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The concept of what a park is and how it functions to protect the landscape is being redefined in British Columbia by First Nations in ways that some might find surprising.

At a totem pole-raising ceremony on the weekend, the Tsilhqot'in First Nation announced plans to create Dasiqox Tribal Park, the latest in a series of declarations by native organizations aimed at protecting massive swaths of territory.

Dasiqox covers about 300,000 hectares of some of the most spectacular landscapes in Canada. The Valhalla Wilderness Society, which has long advocated protecting the area, describes it as "a vast mountain enclave for grizzlies" and other wildlife.

Unlike federally designated national parks and provincial enclaves, the First Nations concept in B.C. aims to create protected areas under the jurisdiction of native people, with potential room for resource extraction. While not new, these parks allow First Nations to control logging, mining and other activities in a particular region, which might otherwise be open to unfettered use by business.

In a series of interviews, Tsilhqot'in chiefs made it clear that their idea of what a park is, is very different from what most Canadians might think.

"I'd say generally a park has a poor connotation; it almost supposes it has no activity whatsoever in it," said Chief Russell Myers Ross.

The boundaries of Dasiqox Tribal Park, he says, have been drawn to reflect the needs of the grizzly bears, the moose, the wolves and the other wildlife. But within that sweeping landscape, the Tsilhqot'in people see room for some development too.

Propose a mine or logging operations in a provincial or federal park and you will trigger angry protests in B.C.

But Chief Myers Ross said development can occur in Dasiqox Tribal Park – as long as it is done in a way that reflects the cultural and environmental values of the Tsilhqot'in.

Chief Joe Alphonse, tribal chairman of the Tsilhqot'in National Government, said the form Dasiqox Tribal Park will take hasn't been decided.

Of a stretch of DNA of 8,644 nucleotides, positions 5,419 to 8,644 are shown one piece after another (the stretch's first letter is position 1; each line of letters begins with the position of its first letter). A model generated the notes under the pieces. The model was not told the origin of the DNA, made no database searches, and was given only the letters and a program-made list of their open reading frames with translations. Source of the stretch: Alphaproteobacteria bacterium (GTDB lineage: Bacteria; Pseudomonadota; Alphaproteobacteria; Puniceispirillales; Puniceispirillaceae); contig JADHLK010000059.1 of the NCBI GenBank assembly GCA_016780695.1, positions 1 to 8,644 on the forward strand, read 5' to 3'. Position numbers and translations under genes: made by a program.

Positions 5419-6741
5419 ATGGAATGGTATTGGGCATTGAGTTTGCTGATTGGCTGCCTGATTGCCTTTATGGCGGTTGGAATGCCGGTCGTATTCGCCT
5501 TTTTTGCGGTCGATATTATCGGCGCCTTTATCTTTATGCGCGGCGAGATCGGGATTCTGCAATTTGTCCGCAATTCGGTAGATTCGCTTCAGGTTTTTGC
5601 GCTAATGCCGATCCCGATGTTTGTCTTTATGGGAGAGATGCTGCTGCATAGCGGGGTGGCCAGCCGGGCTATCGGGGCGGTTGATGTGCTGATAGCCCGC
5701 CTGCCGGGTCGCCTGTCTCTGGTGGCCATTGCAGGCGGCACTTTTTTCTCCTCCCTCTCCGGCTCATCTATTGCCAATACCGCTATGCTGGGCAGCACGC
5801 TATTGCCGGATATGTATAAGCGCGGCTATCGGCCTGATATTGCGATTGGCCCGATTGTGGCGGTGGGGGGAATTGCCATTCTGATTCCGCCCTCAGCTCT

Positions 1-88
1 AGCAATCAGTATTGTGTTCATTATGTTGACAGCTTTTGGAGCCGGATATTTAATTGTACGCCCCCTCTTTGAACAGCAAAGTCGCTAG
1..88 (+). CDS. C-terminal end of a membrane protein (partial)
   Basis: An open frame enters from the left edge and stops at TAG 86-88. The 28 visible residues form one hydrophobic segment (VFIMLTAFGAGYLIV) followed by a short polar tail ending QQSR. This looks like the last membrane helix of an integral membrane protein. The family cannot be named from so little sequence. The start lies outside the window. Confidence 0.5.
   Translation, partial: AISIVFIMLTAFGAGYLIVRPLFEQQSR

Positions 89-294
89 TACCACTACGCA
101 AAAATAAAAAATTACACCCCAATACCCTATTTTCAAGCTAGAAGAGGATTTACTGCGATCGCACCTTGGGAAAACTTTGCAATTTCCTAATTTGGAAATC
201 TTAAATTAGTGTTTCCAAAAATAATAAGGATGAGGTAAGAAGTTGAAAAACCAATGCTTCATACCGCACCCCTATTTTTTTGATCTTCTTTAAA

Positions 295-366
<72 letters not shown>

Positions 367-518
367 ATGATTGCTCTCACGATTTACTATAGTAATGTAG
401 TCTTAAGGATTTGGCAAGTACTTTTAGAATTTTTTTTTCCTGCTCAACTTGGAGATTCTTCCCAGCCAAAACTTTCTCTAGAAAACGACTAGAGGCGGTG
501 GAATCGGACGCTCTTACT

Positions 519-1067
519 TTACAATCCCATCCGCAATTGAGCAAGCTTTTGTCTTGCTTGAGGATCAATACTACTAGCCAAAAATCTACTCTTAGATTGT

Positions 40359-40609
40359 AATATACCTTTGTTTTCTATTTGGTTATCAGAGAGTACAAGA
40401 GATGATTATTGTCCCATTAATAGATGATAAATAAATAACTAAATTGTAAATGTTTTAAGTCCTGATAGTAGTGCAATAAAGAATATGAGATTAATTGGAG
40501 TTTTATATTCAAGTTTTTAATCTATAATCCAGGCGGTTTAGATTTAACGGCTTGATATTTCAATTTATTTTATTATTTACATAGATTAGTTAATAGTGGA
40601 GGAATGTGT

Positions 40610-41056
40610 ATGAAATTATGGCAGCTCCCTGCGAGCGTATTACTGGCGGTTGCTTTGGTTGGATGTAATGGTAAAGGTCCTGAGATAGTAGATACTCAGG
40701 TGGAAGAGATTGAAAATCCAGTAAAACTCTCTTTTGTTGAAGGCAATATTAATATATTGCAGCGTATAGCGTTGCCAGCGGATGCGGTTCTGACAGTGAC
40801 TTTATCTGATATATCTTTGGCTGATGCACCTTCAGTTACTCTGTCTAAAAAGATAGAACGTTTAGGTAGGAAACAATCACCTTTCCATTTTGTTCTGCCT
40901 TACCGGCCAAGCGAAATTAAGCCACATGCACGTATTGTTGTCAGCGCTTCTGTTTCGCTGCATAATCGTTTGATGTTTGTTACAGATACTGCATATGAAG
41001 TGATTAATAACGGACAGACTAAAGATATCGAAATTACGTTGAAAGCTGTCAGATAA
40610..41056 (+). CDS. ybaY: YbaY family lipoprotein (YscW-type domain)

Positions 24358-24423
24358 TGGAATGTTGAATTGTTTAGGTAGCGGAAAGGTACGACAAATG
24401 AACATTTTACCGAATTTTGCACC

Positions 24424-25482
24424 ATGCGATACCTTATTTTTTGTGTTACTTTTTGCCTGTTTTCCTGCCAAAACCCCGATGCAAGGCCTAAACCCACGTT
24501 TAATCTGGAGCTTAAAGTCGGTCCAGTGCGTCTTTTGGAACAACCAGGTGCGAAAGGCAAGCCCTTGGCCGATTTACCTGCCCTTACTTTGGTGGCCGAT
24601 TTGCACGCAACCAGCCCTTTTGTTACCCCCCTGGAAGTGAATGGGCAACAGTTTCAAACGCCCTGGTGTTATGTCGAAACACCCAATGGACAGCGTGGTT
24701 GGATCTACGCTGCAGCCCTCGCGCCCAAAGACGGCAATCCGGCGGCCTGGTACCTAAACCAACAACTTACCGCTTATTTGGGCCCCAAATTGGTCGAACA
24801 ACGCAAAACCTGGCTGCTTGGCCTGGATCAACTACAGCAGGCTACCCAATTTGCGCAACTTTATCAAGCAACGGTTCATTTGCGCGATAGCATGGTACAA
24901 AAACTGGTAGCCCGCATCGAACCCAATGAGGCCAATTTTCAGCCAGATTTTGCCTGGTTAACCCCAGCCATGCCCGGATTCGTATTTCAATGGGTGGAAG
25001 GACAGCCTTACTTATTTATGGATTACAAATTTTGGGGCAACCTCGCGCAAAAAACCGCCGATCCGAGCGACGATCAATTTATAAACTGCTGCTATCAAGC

"We're opening it. We're not declaring it yet. We're allowing local residents, local businesses, local ranchers to come and to give input into our proposed park," he said. "So it's not really defined yet. It could be a special management zone; it could be a number of different things."

Chief Roger William, who was the main plaintiff in the recent Supreme Court of Canada decision that recognized Tsilhqot'in title, indicated that a tribal park is really about a new way of thinking. It's about seeing the concepts of both parks and development from a First Nations perspective.

"We don't really agree with how things are done today," he said. "We want economic development [but] it's going to be culturally sensitive, environmentally sensitive development."

Joe Foy, of the Wilderness Committee, said when news of the Dasiqox Tribal Park reached his office, people jumped up and cheered.

"You feel like you are on the edge of history," said Mr. Foy, who thinks we're seeing a whole new concept of land protection slowly emerging.

Mr. Foy said tribal parks, which have existed for decades, are evolving.

"It can get a little confusing," he said. "A tribal park is usually unilaterally declared by a First Nation. It's done to protect an area in their territory. And the rules are laid down by the First Nation."

In some cases, federal or provincial governments engage with First Nations and work out more formal designations. Duu Guusd Tribal Park, established by the Council of Haida Nation in 1981, was subsequently recognized by the provincial government as a heritage site and conservancy.

However, Meares Island, which was set aside by hereditary chiefs of the Tla-o-qui-aht First Nation in 1984, has not been given any provincial or federal park protection. Despite that, tribal park designation stopped logging there and has protected the island for 30 years.

Mr. Alphonse said the Tsilhqot'in have asked the province to sit down with them to discuss how the park might function and what role each party might play.

But if the province doesn't engage, he said the Tsilhqot'in will go ahead with their plans anyway.

"There will be a park," Mr. Alphonse said. "But we want development within the park. We want to look at logging opportunities, mining opportunities, [resource] exploration."

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